Tuesday, June 19, 2007

Margaret Becker, Cafe Forte, 6/18/07

Margaret Becker has had a long and distinguished career in Christian music. When I first started discovering contemporary Christian music in the 80's, one of the first albums I bought was one of hers. Her appearance at Cafe Forte (held at Edgehill Studios Cafe) was one of the most personally inspiring evenings I've ever spent. Margaret's songs and her testimony about her career journey lit a fire of encouragement under all of us artists and non-artists. Her voice is a beautifully strong and expressive instrument.

Margaret's beginnings were rather humble...she worked as many as seven jobs in her native Long Island before going for her dream in Nashville. She paid some serious dues once here, living in precarious conditions and playing multiple roles from backup singer to merch person to driver in her early tours. Yet, early on in her journey when things were tough, she declared, "I came here to do what I'm supposed to do and until I'm told otherwise, I will proceed." Eventually, a chance encounter with someone she met while in college led to her getting a record deal.

Margaret told the crowd to be true to whatever their calling is and it was something that they MUST do if their passion is strong. The Dove award winner emphasized that it was not about how many numbers of people you play to and how many accolades you get...touching even one person is worth it all. Addressing the pitfalls that come with being an artist, she also powerfully reminded us that "broken bread feeds many."

I found Margaret to be one of the most approachable, down to earth of the established artists I've met in my time here, very generous with her time and her encouragement talking to people in between sets and afterward.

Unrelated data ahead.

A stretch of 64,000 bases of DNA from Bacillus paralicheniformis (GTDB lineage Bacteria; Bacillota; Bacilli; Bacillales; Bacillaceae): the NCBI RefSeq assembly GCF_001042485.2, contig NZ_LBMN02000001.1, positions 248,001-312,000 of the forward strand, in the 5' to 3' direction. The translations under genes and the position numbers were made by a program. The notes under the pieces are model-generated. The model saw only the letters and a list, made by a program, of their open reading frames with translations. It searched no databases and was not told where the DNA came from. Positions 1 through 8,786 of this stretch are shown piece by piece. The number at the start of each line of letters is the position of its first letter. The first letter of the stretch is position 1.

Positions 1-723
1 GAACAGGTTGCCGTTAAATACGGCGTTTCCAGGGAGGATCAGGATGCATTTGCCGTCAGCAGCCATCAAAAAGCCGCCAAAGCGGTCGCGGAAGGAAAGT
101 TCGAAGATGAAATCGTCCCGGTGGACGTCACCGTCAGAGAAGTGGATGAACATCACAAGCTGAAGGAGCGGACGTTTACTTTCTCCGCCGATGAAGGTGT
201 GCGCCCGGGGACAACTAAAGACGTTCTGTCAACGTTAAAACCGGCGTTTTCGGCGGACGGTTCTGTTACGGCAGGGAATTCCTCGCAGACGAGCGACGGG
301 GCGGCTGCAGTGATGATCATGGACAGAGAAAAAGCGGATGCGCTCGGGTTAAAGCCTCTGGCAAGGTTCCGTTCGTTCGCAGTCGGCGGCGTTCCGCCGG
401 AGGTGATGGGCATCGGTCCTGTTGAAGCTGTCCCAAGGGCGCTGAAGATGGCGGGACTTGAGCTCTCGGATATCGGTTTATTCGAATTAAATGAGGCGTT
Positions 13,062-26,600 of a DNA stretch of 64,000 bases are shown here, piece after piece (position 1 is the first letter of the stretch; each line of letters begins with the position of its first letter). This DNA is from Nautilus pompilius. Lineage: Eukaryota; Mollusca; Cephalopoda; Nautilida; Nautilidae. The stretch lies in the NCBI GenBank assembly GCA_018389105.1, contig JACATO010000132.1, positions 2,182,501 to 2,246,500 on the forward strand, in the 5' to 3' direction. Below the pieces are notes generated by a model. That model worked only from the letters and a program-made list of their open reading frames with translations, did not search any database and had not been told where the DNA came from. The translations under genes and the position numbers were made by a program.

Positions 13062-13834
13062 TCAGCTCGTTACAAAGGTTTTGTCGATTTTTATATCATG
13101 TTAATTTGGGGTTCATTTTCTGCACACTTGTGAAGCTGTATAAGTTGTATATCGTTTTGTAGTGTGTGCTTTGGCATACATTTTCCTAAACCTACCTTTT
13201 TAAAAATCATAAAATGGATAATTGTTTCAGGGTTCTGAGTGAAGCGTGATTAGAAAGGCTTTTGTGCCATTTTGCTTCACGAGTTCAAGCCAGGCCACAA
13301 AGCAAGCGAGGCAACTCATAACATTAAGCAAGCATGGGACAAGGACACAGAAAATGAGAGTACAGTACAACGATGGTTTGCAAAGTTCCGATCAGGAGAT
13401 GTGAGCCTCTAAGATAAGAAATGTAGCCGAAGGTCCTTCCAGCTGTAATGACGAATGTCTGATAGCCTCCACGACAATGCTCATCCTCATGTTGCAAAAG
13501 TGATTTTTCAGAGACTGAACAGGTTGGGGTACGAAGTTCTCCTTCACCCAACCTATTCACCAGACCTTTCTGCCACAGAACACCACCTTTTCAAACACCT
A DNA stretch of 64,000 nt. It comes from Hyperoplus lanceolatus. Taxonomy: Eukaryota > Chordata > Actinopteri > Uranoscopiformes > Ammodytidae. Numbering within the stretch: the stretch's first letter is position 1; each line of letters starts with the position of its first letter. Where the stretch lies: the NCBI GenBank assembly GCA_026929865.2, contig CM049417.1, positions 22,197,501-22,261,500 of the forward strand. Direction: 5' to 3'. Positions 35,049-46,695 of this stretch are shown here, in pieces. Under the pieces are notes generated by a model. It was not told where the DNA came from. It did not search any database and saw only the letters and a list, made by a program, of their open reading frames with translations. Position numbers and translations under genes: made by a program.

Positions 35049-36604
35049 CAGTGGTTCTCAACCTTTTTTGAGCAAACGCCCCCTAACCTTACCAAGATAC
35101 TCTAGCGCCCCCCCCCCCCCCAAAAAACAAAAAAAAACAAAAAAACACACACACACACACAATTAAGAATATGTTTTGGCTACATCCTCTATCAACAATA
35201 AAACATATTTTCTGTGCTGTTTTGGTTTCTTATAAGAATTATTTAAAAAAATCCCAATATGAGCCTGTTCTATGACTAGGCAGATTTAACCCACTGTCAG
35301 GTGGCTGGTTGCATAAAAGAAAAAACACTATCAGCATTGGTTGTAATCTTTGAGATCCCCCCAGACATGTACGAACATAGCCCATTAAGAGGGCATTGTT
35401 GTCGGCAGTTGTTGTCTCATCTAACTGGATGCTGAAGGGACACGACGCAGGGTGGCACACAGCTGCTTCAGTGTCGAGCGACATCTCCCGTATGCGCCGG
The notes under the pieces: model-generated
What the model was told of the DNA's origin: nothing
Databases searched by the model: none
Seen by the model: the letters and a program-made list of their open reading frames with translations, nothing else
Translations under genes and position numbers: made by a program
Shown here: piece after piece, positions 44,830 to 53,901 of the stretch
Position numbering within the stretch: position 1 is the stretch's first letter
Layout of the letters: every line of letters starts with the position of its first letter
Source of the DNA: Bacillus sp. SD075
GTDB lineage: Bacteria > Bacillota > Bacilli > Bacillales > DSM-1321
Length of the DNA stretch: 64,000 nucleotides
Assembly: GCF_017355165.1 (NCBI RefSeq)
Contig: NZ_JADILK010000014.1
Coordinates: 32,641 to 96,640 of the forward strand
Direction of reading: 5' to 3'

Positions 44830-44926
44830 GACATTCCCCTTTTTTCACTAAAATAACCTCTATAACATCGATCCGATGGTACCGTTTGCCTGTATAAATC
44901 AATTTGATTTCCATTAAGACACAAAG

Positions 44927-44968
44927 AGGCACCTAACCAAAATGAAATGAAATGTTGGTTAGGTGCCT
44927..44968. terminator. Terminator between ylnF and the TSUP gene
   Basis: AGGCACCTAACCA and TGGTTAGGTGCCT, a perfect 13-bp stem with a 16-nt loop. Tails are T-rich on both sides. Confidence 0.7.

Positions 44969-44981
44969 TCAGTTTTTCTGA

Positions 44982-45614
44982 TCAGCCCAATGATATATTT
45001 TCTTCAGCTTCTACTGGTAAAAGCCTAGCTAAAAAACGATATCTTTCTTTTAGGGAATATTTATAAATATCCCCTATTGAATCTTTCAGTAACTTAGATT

After this evening, I too felt more empowered to continue doing what I came to Nashville to do.

Friday, June 8, 2007

Corner Music Showcase 6/6/07

Amidst the throes of CMA week with a lot of events happening at the same time was a very charming evening of acoustic music at Caffeine in Music Row. Six unique singer/songwriter acts shared their music and their hearts at the first of a monthly series of faith-based songwriter events sponsored by Corner Music. Corner Music's Scott Oliver served as a supportive and entertaining host (pulling out quite a few musician jokes over the evening).

In the "small town" department, I either knew or met four of the six acts a short time before I realized they were all playing at this same gig.

I first met Jonathan Aaron Porter, of Lebanon TN, in the line at the door of the Bluebird Cafe about two weeks earlier. Newly graduated from ministry school, Jonathan charmed us with thought provoking songs about believers' roles as God's disciples. One of the most striking songs was "I See The Nails".

I met Irene Kelly a couple of nights earlier at Cafe Forte, where she led worship music for the organization's dedication service. This evening we got to see another musical side of her. Accompanied on bass by her husband Tim Gaines (a member of the Christian band Stryper), she showed vocally soft and strong edges. One set standout were "Bough That's Breaking", a song for the troops.